(17)

where \(\Delta \tilde{f}_{2}^{\text{REAL}}\) and \(\Delta \tilde{f}_{2}^{B}\) are the mean fraction change of the real perturbation and the background, and \(N^{B}\) is the number of elements of the background.

#### Total image error (TE)

Overall, the error of an image is described by adding the three errors described above:

$${\text{TE}}\,{ = }\,{\text{PE}}\,{ + }\,{\text{SD}}\,{ + }\,{\text{IN}}$$

(18)

### Experimental setup

#### Tissue impedance spectra

In numerical validation, the conductivity spectra of human brain tissues taken from the literature were used [38]. The background and perturbation conductivities were set to the values for normal brain and ischemic brain.

In the phantom experiment, fruit and vegetable objects with frequency-dependent conductivities were used to mimic the properties of live tissues. The background medium was a mixture of 0.1% NaCl solution and pomelo granules, and the perturbation was a cucumber segment of diameter 2.5 cm and height 7 cm. Conductivity measurements were acquired with a Solartron 1294 impedance analyzer for 25 frequencies in the range 1–200 kHz using Ag–AgCl electrodes. This frequency range is consistent with our imaging system, FMMU-EIT5 [39]. The cucumber was cut into 3 mm × 3 mm cubes for placement in the measurement box, which had a diameter of 1 cm and a height of 1.2 cm and was connected to the analyzer via a conductor. Three different samples were selected for each tissue, and measurements were made five times for each sample at room temperature. The conductivity was calculated using the specific calculation formula for this measurement box, and the final conductivity spectra were obtained by averaging.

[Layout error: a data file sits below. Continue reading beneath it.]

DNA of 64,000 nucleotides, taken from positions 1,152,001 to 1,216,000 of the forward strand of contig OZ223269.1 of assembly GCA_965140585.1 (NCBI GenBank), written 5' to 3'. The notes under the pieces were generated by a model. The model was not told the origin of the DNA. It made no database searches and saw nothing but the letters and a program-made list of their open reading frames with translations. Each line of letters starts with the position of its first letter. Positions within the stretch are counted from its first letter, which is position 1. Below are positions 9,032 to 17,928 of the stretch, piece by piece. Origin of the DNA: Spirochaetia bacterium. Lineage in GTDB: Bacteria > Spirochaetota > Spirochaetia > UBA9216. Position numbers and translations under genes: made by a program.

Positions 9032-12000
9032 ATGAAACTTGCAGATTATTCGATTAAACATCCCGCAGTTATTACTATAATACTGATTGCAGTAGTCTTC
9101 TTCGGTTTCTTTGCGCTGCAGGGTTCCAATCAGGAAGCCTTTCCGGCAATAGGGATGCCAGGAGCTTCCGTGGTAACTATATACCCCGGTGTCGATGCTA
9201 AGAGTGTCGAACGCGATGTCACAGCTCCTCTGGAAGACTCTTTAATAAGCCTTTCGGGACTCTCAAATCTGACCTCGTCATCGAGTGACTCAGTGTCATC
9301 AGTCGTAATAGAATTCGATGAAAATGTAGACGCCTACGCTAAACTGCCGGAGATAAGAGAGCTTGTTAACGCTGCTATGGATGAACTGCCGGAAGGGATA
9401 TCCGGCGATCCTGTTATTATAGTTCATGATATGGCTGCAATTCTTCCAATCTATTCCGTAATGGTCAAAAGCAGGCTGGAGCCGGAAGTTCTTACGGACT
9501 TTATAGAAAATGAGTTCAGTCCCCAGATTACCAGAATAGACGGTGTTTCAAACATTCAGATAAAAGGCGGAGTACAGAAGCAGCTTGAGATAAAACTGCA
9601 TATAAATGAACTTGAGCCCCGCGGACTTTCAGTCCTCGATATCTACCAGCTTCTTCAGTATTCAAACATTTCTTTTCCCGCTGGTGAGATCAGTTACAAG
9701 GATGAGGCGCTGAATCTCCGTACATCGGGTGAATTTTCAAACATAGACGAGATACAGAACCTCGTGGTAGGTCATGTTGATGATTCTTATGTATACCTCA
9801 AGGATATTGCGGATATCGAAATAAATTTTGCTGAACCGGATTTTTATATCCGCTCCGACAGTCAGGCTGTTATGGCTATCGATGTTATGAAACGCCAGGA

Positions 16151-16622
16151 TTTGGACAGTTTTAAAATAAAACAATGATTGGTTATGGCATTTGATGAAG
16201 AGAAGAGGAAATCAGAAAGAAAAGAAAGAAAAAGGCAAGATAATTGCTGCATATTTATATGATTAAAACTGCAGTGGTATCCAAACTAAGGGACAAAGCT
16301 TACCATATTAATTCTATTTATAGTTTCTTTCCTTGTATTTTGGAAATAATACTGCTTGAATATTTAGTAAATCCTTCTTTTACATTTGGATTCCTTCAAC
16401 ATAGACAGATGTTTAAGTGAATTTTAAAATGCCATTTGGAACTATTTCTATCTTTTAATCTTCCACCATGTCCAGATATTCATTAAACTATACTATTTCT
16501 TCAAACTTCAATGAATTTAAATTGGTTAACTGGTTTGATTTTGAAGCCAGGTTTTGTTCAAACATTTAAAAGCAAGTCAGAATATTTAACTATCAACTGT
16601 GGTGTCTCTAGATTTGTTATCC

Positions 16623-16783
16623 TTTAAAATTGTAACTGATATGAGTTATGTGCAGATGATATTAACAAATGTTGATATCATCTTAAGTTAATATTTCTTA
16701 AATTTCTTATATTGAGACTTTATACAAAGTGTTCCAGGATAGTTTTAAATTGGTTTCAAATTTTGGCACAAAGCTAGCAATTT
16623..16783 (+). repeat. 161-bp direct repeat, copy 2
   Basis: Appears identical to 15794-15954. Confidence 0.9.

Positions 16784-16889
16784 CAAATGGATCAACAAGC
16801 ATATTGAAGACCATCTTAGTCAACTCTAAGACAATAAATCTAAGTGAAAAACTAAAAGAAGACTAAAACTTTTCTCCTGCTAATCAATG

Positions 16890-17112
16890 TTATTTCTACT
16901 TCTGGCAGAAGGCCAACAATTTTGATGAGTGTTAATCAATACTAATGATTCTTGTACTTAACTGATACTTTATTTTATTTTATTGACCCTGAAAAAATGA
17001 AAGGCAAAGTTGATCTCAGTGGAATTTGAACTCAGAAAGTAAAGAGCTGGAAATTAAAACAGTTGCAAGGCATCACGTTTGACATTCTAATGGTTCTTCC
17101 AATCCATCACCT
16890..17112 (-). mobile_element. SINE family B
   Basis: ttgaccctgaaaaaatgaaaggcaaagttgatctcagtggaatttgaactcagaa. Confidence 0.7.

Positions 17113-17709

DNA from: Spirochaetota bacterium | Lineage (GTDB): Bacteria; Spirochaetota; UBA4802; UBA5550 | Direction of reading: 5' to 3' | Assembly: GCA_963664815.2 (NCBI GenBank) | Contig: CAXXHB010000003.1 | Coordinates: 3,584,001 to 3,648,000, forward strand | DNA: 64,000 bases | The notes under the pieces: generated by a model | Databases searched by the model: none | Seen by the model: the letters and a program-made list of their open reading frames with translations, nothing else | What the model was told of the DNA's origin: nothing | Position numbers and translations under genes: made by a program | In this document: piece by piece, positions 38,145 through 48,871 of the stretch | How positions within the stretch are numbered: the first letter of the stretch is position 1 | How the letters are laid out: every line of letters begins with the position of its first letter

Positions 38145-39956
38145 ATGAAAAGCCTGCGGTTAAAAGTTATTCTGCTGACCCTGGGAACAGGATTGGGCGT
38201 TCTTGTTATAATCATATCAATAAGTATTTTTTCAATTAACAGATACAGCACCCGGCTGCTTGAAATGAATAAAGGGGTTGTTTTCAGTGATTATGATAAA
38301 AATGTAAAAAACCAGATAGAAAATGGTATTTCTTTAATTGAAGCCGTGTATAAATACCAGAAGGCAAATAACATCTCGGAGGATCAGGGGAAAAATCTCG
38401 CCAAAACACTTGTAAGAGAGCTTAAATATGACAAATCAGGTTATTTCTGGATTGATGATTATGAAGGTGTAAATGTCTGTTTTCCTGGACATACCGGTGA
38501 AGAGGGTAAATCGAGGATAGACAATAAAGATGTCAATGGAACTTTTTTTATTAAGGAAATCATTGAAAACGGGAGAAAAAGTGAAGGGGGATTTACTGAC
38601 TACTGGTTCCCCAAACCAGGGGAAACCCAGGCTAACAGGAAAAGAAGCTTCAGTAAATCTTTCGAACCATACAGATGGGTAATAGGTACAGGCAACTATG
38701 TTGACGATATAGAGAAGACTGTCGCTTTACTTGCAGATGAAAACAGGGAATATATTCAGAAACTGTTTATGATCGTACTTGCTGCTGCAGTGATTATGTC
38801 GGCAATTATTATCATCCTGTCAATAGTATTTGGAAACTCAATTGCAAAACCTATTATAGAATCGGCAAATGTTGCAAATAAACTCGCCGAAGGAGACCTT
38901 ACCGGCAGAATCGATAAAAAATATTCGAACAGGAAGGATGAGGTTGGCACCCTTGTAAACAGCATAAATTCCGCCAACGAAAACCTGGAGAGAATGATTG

Three frequency points were intercepted from the broad spectra obtained via the two different methods mentioned above to generate the final spectra, because when \(M = 3\) the number of equations is greater than the number of unknowns for our reconstruction model.

#### Design of the numerical validation

In the numerical validation, SC and DLS were applied to synthetic data, and the reconstructed images were compared. The generation of synthetic data is based on a circular mesh model with a radius of 300 pixels divided into 800 elements and 441 nodes. Further, 16 electrodes are evenly placed on the edge (Fig. 11a). A current of peak amplitude 1 mA was injected into two electrodes placed polarly, and the difference between the voltages on all adjacent pairs of electrodes not involved in delivering the current was measured, for a total of 192 measurements per frequency. The ground point was fixed at the center of the mesh. After generating the boundary voltage data, two levels of Gaussian noise were added, with SNRs of 60 dB and 80 dB, respectively.